Selling to the Oil and Gas Industry

Selling to the Oil and Gas Industry

by Diane M. Calabrese / Published September 2023

Photo by iStockphoto.com/poloje

Oil and gas are not going the way of horses and buggies any time soon. The sector remains strong and vital to the U.S. economy.

     Look to the U.S. Energy Information Administration (EIA.gov), which provides unadorned data and statistics as well as analyses, to verify the industry’s vigor. The summary in the next two paragraphs derives from the most recent EIA data.

     U.S. petroleum production (crude oil, natural gas liquids, renewable fuels, and processing gains) at the beginning of this decade neared 19 million barrels per day (b/d). Crude oil produced in the United States accounts for more than 11 million b/d of that amount. Texas ranks as the top crude oil producing state (more than 4.7 million b/d). 

     Imports of both crude (more than 3.7 million b/d) and petroleum (more than 4.3 million b/d) from Canada far exceed those from OPEC. (Together, the crude and petroleum coming to the United States via OPEC totals less than one million b/d). 

     But what about the Inflation Reduction Act (IRA) and its emphasis on moving the nation away from fossil fuels? For clarity on the effect of the push from the IRA, consult the March 16, 2023, “Issues in Focus” from EIA. Funds being dispersed to invigorate green technologies will result in more of a nudge away from than a fatal punch to oil and gas (https://www.eia.gov/outlooks/aeo/IIF_IRA).

     It’s not time for those who sell to the oil and gas industry to fret. Opportunity abounds. Of course, that does not mean that selling to the industry is simple; it’s not. Yet the adage about the greater the effort the greater the reward does apply most of the time.

Good Partners

     “Oil and gas companies are very loyal companies to do business with,” says Roy G. Chappell, CEO of Chappell Supply and Equipment in Oklahoma City, OK. “As long as you take good care of their needs in a timely matter, they don’t shop around on you.”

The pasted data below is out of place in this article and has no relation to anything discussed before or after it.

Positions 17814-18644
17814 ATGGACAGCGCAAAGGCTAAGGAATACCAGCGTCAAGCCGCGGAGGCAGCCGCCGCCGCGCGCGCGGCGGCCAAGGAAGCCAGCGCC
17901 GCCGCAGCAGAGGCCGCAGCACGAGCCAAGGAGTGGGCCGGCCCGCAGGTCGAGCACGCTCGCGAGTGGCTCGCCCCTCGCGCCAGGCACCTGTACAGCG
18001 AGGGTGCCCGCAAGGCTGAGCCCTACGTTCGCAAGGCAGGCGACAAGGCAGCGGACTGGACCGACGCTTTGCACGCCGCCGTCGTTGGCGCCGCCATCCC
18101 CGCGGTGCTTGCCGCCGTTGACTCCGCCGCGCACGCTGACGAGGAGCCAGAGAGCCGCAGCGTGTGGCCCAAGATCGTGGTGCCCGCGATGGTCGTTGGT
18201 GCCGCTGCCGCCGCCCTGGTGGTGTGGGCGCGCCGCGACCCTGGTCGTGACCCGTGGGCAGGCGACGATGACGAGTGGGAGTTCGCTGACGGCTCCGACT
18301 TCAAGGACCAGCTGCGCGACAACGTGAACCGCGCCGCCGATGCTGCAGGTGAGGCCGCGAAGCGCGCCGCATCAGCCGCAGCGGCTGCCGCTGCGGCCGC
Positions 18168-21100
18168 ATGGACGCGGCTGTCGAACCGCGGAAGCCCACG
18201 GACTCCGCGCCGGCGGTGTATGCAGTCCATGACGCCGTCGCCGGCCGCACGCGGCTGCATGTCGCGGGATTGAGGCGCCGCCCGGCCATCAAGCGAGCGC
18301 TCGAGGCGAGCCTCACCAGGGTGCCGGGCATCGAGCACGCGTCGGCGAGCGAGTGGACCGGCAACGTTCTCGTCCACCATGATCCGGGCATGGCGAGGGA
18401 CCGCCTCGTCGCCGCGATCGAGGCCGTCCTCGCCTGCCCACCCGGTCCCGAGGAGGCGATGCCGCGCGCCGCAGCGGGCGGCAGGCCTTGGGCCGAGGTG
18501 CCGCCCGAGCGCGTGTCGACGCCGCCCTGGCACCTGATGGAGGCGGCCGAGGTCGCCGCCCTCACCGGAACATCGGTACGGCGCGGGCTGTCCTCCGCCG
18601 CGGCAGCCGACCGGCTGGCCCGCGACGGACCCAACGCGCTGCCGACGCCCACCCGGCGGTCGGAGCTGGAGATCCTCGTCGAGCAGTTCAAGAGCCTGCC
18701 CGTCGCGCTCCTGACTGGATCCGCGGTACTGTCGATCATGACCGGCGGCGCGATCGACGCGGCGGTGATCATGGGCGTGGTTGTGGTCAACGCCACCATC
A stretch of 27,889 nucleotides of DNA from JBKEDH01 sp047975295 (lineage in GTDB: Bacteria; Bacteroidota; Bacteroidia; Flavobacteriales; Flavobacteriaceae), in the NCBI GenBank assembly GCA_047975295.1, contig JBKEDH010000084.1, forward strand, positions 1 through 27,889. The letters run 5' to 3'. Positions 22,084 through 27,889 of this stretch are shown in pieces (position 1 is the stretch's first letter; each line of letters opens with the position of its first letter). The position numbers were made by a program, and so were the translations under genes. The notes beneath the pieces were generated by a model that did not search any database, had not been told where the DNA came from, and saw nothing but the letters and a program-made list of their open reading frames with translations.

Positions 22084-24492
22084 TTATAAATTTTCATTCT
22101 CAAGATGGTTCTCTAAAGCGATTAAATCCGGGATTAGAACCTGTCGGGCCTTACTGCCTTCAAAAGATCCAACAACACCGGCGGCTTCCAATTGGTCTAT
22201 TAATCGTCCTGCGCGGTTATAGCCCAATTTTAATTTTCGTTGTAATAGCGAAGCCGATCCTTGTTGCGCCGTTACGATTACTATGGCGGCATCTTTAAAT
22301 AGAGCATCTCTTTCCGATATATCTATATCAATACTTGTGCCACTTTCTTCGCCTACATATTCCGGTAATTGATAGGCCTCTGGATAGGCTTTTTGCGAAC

The constancy comes because oil and companies have clarity about their needs, which are many. The needs list begins with a reliable partner.

     “Oil and gas companies want quality and good service,” explains Chappell. “It is best if you can provide the service within 24 hours.” And 24 hours may prove to be too long. “In a lot of the service calls, they need it within 24 hours or less,” says Chappell.

     Moreover, one requirement can lead to another. All must be met in as rapid-as-possible succession.

     “If the drilling rig is down due to something failing, they have a cleanup or wash-down that needs to be done also,” says Chappell. “We keep 16 to 20 trailer-mounted pressure washers built up and ready to go—at all times—for rental. In most cases they want two-gun units at 8 to 10 gpm and 3000 psi to clean up the rig.”

     Interruptions are familiar in every industry, but in the oil and gas industry, avoiding them comes second only to resolving them quickly when they do occur. 

     “In the winter they need units to keep the mud lines from freezing up,” says Chappell. “They wrap the pressure washer hoses around the mud lines and keep the water flowing to provide the heat needed so lines don’t freeze up. If those lines freeze up, the rig is down, and they cannot drill. Lost production time they cannot charge for.”

     Everything we do provides a chance to gain new knowledge. The oil and gas industry provides plenty of doing—and knowledge building.

     Chappell shares one learning experience. The customer purchased several electric units for their drilling rigs, and Chappell’s company installed the units in the housing (“dog houses”) on each rig. There were instant on/off settings with hoses going to different locations on the rig and a ball valve at each different location to allow hoses to be used for washing. Problems soon began with pressure too low or too high.

     Why? “Someone was going in and adjusting the unloaders thinking they could clean faster with more pressure,” explains Chappell. “So we talked the drilling superintendent into building an expanded metal cage around each of the units with a lock on the doors. This way no one could get into the units and adjust them. That took care of the problem.”

     As with any job, particularly a job in the oil and gas sector, the priority is safety, says Chappell. Working on a project means knowing and following the safety requirements established by the client. That includes checkout every time one leaves the client’s site.